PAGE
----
There is no evidence so far that a gunman who attacked Canada’s capital had links to Middle Eastern Islamist extremists, the government says.
Foreign Minister John Baird told the BBC that Michael Zehaf-Bibeau was “certainly radicalised” but not on a list of high-risk individuals.
Zehaf-Bibeau killed a soldier at Ottawa’s war memorial before being shot dead in the nearby parliament building.
Police have released video showing how the gunman stormed parliament.
It has also emerged that Prime Minister Stephen Harper hid in a cupboard in parliament for about 15 minutes during Wednesday’s attack as MPs sharpened flagpoles to use as spears against the gunman.
Mr Baird told the BBC there were no substantiated claims yet that Zehaf-Bibeau was associated with Islamic State.
Canadian Foreign Minister John Baird: “I haven’t heard… he was associated to Isil”
Mr Baird said he was “tremendously concerned about the number of Canadians who are radicalised and are fighting in Syria or Iraq, but we don’t have any evidence to link the two at this stage”.
“Reports suggest that well in excess of 100 Canadians have gone to fight jihad in the Middle East and that’s a huge concern.”
Mr Baird also said Zehaf-Bibeau could have done much more damage than he did.
“For several minutes it was complete horror, complete terror, we didn’t know whether the door was going to be kicked in, whether there was one or a group of people.”
Sergeant-at-Arms Kevin Vickers was given a standing ovation in parliament
Daniel Lang, chairman of the Senate national defence and security committee, told the BBC: “It was an ordeal I would not recommend anybody endure – there was just a wall’s difference between where we were and where they were.”
He said the incident had “shown our vulnerability and the reality that life here has changed dramatically”.
Mr Lang said most parliamentarians had been calling for greater security and “this event proves there should be”.
The BBC’s Barbara Plett Usher also spoke to men at the homeless shelter in Ottawa where the gunmen had been staying.
One said: “He never said a lot about his history or family. He never talked about anything that would make you suspicious.”
More details have emerged of the attack.
One source told the Globe and Mail that MPs had flanked the doors of their meeting room, preparing to attack the gunman with sharpened flagpoles.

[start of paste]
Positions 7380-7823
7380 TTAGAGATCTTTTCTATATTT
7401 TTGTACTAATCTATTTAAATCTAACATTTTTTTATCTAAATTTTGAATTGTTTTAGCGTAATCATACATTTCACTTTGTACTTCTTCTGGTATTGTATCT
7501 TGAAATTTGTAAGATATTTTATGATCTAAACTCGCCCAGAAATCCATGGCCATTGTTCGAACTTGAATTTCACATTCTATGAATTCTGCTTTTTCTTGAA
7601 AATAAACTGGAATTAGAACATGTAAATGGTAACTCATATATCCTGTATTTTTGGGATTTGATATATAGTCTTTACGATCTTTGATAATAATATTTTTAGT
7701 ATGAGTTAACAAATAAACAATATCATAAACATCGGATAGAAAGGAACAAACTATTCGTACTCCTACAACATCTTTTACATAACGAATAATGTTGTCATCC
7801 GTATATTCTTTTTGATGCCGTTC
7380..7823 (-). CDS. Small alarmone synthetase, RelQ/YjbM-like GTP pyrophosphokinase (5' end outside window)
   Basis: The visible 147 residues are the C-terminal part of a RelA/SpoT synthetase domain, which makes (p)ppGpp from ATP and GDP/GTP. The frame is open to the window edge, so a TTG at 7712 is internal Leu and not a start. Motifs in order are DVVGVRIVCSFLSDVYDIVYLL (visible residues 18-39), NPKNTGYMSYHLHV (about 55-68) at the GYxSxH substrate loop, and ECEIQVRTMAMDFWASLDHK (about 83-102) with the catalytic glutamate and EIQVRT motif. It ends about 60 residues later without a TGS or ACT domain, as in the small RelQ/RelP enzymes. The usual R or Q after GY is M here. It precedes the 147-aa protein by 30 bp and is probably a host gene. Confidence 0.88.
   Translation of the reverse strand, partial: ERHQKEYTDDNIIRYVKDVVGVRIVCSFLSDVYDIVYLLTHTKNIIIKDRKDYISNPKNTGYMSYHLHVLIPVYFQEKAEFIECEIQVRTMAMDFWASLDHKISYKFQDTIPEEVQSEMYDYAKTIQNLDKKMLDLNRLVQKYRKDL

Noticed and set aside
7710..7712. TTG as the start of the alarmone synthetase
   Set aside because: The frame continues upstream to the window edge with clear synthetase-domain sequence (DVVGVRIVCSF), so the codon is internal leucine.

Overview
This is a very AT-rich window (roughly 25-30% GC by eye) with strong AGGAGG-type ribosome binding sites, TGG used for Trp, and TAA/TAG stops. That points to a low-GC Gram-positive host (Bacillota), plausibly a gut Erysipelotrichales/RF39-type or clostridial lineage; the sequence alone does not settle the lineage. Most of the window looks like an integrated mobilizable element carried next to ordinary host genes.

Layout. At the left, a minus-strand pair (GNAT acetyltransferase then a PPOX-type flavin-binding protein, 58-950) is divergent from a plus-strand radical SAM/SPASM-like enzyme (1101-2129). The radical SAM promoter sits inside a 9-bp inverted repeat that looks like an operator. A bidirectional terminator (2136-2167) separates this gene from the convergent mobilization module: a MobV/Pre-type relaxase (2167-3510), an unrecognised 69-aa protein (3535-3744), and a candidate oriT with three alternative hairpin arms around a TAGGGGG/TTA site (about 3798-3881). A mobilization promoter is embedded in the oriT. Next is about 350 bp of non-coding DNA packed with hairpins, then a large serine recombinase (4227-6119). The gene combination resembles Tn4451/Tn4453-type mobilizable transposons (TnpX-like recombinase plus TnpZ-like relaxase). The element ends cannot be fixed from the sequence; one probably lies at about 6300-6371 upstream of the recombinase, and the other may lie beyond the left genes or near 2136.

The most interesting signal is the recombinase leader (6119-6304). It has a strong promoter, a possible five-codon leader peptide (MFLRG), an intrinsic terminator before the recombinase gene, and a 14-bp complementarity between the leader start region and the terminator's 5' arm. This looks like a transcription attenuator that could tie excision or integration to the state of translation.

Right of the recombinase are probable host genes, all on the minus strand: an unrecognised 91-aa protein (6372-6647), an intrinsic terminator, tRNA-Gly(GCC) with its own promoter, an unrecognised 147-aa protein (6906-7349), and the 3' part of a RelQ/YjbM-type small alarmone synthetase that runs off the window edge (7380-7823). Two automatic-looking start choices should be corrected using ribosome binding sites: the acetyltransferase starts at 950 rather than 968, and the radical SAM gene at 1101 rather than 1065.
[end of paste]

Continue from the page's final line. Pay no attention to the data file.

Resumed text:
“These guys were up there holding these spears ready to impale anyone who came in,” the source said.
Mr Harper was placed in a cupboard – described as little more than a “cubbyhole” in the Centre Block after the gunfire rang out, the report said.
The Globe and Mail’s source said many MPs had no idea the prime minister was still in the building.
“Someone knew there was a closet there so they stuck him in there. So for a lot of people it was as though he was gone.”
The prime minister’s security the detail came to rescue him.
The video released by police shows various phases of Wednesday’s attack.
The gunman is first shown hijacking a minister’s car, then speeding off towards Centre Block, pursued by police.
At Centre Block he left the stolen car and ran into the building, exchanging gunfire with House of Commons security forces and Royal Canadian Mounted Police (RCMP) officers.
He was ultimately shot dead by Sergeant-at-Arms Kevin Vickers, a former senior RCMP officer, who received a standing ovation in parliament on Thursday when he resumed his duties.
‘We are sorry’
Zehaf-Bibeau’s mother, Susan Bibeau, told AP she had lunch with her son last week – their first meeting in five years.
She said her son seemed lost and “did not fit in”.
“Can you ever explain something like this?” she said. “We are sorry.”
At a news conference on Thursday, RCMP Commissioner Bob Paulson said Zehaf-Bibeau was not linked to the Muslim convert who on Monday killed a Canadian soldier in Quebec in a hit-and-run attack.
However, Zehaf-Bibeau was trying to get a passport to travel to Syria.
Mr Paulson said: “I think the passport figured prominently in his motives.